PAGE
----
Cincinnati Moves Forward With Land Use Study of Wasson Railroad Corridor

On November 14, Cincinnati’s Department of City Planning & Buildings held a public hearing on its upcoming land use study for the disused Wasson Road Railroad and adjacent properties.

Norfolk-Southern Railroad ended service on the line in 2009, and in 2010 the City of Cincinnati’s Department of Transportation & Engineering (DOTE) identified the right-of-way as a future off-road bicycle path in its planned 400-plus-mile network of bike lanes and trails.

Local bicycle advocates have since built public support for construction of a paved rails-to-trails bicycle path between Xavier University and Fairfax as part of a project called the Wasson Way Trail.

The proposed Wasson Way Trail would use the Norfolk Southern Railroad right-of-way to create a bike trail from the Little Miami Trail to Xavier University. Image provided.

On Wednesday, however, city officials were quick to mention that the upcoming land use study is just that – a determination of how the Norfolk Southern property and its surroundings might be rezoned in order to protect the right-of-way up until and after the right-of-way is purchased by Cincinnati – not a determination of what should be built in its place.

Already, Norfolk Southern has leased some of its railroad property for other uses. In 2011, a shopping center at Wasson Road and Edwards Road created a gravel parking lot on the disused tracks and another business near Paxton Road is looking to do the same.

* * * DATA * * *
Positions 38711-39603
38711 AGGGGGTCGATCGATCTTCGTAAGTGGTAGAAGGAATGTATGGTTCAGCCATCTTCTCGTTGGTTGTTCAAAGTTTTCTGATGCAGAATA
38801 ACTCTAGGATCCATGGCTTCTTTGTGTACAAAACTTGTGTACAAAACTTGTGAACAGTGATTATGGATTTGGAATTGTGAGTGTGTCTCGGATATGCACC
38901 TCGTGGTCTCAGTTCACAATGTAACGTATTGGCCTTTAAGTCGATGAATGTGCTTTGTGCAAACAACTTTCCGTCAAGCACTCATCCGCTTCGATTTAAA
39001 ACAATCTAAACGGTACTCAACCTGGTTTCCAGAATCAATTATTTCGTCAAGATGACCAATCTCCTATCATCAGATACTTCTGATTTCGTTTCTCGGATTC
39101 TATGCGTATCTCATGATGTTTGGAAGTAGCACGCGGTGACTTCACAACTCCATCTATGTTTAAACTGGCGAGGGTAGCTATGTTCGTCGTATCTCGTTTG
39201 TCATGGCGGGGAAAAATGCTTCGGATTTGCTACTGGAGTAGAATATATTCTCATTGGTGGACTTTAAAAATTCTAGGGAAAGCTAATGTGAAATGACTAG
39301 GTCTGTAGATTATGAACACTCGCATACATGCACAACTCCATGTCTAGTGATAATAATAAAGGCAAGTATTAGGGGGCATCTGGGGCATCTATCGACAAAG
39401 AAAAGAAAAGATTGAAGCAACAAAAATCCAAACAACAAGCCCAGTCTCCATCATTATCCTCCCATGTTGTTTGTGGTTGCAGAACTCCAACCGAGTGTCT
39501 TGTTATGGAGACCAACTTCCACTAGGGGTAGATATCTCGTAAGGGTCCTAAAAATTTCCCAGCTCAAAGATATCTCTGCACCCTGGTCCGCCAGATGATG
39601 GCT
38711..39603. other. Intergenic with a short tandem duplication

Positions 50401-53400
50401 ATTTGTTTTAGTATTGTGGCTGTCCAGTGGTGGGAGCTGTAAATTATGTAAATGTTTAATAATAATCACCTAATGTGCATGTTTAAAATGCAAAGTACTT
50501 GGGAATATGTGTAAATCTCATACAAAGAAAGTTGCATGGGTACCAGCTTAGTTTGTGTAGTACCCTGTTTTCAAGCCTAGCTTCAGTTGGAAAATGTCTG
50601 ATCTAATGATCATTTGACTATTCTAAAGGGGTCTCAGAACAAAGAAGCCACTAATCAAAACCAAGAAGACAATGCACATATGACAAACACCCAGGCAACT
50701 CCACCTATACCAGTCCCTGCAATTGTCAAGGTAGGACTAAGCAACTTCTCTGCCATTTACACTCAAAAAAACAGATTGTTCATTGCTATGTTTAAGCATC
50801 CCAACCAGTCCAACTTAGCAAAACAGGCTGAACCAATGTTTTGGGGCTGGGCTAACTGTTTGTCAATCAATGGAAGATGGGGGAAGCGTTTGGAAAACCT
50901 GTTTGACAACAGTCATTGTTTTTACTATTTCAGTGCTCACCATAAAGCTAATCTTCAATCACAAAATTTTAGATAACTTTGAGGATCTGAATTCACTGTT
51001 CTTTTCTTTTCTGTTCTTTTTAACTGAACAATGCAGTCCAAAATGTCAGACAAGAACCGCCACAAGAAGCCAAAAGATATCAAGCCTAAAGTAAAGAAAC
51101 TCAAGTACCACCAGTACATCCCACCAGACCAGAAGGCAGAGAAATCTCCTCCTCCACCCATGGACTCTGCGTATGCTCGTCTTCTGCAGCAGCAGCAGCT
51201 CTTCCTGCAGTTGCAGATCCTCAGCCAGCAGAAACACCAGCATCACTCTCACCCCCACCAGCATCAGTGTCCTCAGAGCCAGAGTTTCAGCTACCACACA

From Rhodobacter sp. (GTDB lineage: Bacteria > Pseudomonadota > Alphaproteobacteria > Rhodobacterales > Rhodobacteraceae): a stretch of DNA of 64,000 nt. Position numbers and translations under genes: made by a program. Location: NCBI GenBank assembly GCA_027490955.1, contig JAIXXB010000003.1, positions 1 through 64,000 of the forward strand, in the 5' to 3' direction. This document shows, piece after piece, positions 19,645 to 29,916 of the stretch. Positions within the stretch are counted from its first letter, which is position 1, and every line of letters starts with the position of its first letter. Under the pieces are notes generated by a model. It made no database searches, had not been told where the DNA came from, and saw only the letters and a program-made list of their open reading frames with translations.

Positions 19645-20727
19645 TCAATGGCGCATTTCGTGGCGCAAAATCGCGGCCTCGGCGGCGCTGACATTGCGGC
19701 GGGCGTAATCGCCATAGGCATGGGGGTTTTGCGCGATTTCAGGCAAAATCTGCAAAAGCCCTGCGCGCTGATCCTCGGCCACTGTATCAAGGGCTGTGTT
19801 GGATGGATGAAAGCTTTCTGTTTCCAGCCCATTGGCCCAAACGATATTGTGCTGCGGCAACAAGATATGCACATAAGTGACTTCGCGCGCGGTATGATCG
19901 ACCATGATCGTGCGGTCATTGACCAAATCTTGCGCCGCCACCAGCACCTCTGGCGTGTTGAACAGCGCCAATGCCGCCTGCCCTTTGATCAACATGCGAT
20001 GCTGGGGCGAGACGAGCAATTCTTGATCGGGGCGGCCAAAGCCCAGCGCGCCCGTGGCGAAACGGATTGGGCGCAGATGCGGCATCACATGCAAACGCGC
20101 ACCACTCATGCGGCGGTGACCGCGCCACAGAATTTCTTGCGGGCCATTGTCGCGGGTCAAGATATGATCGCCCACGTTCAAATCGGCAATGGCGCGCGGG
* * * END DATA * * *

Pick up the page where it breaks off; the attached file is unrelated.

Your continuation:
Although Federal regulations prohibit railroads from subdividing their disused properties until they complete an “abandonment” process, Wasson Way Trail advocates are concerned that revenue from additional leases might discourage Norfolk Southern from selling the right-of-way to the City of Cincinnati at a future date.

Michael Moore, Director of the City of Cincinnati’s DOTE, stated that appraisals of the Norfolk Southern property fall close to $2.5 million. He cautioned, though, that this appraisal should not be thought of as a sale price, as the terms of the City’s purchase of the property cannot be known at this time.

Multi-Modal Use of the Corridor
At the November 14 meeting, city officials also made a point of stating that the title of the upcoming land use study has not been determined but that it will make no explicit mention of bicycle paths, light rail transit, or multi-modal use of the corridor.

Members of Queen City Bike joined Cincinnati City Councilmember Laure Quinlivan (D) and former MetroMoves chairman John Schneider for a walk along the Wasson Railroad Corridor in May 2012. Photograph by Jake Mecklenborg for UrbanCincy.

Construction of a double track light rail transit line in the right-of-way was first identified by the OKI Regional Council of Governments in the late 1970s. Then in 2002, the Southwest Ohio Regional Transit Authority (SORTA) planned to build a light rail line in place of the Wasson Road freight railroad as part of its MetroMoves plan and failed sales tax referendum. If the ballot issue had passed, construction of a light rail line would have almost certainly commenced soon after Norfolk Southern ceased freight service in 2009.

The width of the Norfolk Southern right-of-way varies wildly as it travels between Xavier University and Hyde Park. It is typically at least 30 feet wide, but in a few places widens close to 100 feet.